Reviewed by: Sooz
Approximate word count: 70-75,000 words
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Chun Yu Wang was born in China and moved to Saipan to work in a garment factory in 2000. You can learn more at her weibsite.
Wang details her story of moving from China to Saipan to work as a seamstress. She chronicles the poor conditions and what life was like for her in a new country, far away from home.
We all live different lives.
From the girl living two blocks away to someone on the other side of the world, the lives we lead are so different from one another that it often makes
for a compelling tale.
Chicken Feathers and Garlic Skin is the diary of a Chinese garment factory worker living in Saipan. Chun Yu Wang goes there to make money for her family, leaving behind a husband she doesn’t love and a 2-year-old child.
The book was translated from Mandarin to English, so I am sure there were a number of things that could have been lost in translation, but one of my favorite parts were all the Chinese idioms Wang revealed throughout the book.
Her story is intriguing as she explains living in a barracks filled with bugs and rats, sharing a room with eight other women, dealing with natural disasters such as a tsunami and a typhoon. If she got out of work late, she would have to wait on line to take a shower that could sometimes take hours to filter through.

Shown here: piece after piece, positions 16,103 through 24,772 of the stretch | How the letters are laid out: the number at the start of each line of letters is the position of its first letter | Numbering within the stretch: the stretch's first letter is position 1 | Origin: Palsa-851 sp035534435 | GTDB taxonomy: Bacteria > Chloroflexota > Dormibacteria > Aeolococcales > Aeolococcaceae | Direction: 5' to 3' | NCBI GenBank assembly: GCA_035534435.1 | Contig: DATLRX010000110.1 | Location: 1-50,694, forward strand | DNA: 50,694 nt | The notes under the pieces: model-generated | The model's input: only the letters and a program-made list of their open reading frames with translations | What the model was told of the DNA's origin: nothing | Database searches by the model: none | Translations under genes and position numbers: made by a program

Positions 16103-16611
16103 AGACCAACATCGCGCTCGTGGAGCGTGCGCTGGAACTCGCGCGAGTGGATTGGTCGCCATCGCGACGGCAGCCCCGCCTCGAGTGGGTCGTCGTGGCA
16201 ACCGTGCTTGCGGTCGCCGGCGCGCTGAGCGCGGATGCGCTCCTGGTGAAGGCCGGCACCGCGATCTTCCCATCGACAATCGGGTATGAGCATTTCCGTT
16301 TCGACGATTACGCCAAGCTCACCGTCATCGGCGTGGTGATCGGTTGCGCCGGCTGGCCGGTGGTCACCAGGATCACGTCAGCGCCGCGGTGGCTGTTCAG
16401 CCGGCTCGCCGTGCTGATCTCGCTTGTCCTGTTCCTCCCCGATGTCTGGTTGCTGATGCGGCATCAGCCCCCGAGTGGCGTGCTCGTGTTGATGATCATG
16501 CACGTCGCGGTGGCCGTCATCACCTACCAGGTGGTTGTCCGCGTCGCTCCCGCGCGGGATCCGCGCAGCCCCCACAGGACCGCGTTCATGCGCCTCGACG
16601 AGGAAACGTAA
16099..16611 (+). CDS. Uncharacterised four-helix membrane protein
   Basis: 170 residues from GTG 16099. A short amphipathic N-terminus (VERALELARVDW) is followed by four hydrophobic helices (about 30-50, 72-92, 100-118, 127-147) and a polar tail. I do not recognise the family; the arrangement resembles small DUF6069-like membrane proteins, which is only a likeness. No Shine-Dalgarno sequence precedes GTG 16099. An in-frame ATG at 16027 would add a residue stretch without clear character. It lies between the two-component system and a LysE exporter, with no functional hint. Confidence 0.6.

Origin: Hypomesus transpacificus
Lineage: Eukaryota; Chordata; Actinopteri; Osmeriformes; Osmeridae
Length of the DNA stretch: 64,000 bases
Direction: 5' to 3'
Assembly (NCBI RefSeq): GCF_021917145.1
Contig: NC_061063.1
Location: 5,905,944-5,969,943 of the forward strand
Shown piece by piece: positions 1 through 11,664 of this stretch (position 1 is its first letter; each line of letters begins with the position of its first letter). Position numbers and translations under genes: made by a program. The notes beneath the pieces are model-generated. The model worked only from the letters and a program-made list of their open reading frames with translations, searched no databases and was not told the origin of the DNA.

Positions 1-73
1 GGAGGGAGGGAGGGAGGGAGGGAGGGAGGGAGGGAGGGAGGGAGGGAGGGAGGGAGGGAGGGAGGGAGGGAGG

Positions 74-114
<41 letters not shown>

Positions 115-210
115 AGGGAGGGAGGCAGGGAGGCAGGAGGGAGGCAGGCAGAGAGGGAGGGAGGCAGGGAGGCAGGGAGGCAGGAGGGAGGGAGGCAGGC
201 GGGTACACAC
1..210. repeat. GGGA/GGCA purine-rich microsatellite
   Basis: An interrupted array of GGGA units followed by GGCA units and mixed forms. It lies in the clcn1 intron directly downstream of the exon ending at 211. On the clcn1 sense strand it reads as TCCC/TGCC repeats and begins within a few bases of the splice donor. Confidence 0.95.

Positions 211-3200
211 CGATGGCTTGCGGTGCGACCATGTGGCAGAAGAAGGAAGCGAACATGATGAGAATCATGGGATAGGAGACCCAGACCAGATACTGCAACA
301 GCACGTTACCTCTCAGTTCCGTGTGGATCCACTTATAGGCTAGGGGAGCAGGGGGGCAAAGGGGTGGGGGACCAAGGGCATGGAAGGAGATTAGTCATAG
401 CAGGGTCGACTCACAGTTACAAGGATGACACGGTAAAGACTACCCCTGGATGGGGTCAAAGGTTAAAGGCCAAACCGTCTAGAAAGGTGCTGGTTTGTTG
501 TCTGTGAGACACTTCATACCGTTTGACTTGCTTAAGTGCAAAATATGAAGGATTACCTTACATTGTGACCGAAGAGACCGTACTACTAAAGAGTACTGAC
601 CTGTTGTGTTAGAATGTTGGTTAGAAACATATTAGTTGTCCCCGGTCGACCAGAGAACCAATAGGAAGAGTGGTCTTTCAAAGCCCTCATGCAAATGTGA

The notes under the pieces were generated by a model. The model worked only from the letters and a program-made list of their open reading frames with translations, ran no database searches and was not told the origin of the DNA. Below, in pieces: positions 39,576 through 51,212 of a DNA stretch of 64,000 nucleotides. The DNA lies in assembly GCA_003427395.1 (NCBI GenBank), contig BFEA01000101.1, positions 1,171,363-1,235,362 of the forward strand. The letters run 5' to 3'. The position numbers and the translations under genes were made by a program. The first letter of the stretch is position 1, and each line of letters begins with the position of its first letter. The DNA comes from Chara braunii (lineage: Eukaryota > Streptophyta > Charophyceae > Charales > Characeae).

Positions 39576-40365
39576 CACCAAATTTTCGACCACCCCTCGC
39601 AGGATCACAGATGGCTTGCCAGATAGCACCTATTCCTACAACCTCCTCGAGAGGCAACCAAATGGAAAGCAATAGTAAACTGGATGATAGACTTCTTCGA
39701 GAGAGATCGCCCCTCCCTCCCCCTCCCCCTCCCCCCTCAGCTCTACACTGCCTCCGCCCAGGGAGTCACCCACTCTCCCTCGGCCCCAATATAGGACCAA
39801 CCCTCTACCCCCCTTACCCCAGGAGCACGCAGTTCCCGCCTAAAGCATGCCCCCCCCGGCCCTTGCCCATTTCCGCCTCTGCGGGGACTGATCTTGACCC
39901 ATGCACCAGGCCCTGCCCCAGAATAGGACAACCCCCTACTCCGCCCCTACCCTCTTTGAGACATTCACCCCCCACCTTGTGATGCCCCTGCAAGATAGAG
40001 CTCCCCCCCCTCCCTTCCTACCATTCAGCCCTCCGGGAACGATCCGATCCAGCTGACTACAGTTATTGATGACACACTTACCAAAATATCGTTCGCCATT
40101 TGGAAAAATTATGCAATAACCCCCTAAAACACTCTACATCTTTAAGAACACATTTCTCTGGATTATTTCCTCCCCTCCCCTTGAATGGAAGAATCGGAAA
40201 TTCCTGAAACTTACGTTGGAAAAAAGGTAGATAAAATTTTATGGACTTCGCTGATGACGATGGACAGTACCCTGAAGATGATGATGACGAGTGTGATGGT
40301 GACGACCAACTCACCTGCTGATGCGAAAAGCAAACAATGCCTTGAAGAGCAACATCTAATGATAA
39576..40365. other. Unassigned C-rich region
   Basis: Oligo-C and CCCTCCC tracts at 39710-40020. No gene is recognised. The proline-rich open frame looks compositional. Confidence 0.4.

The garment factory wasn’t what she expected with corruption and favoritism rampant no matter where she worked, and the bosses trying to do everything to prevent women from going to the hospital when they were ill. However, she dealt with it because she needed the money, but it seemed she also needed to feel as though she had control of her life. While living in China she married for the wrong reasons and felt she couldn’t leave. But in Saipan, she could be whomever she wanted.
Despite being called a diary, it seemed as though her feelings were still just on the surface, which is what prevented me from giving this book five stars. This didn’t read as a diary one would write for themselves with depth of feelings that you couldn’t tell others, but as though she knew someone would eventually read it, and she didn’t want to reveal the full scope of her emotions including her failures in and outside of the factory.
It is still well worth the read with a glimpse into another world, another life.
The book was translated from Mandarin to English by an editor Walt F.J. Goodridge.
No major issues.
Rating: **** Four Stars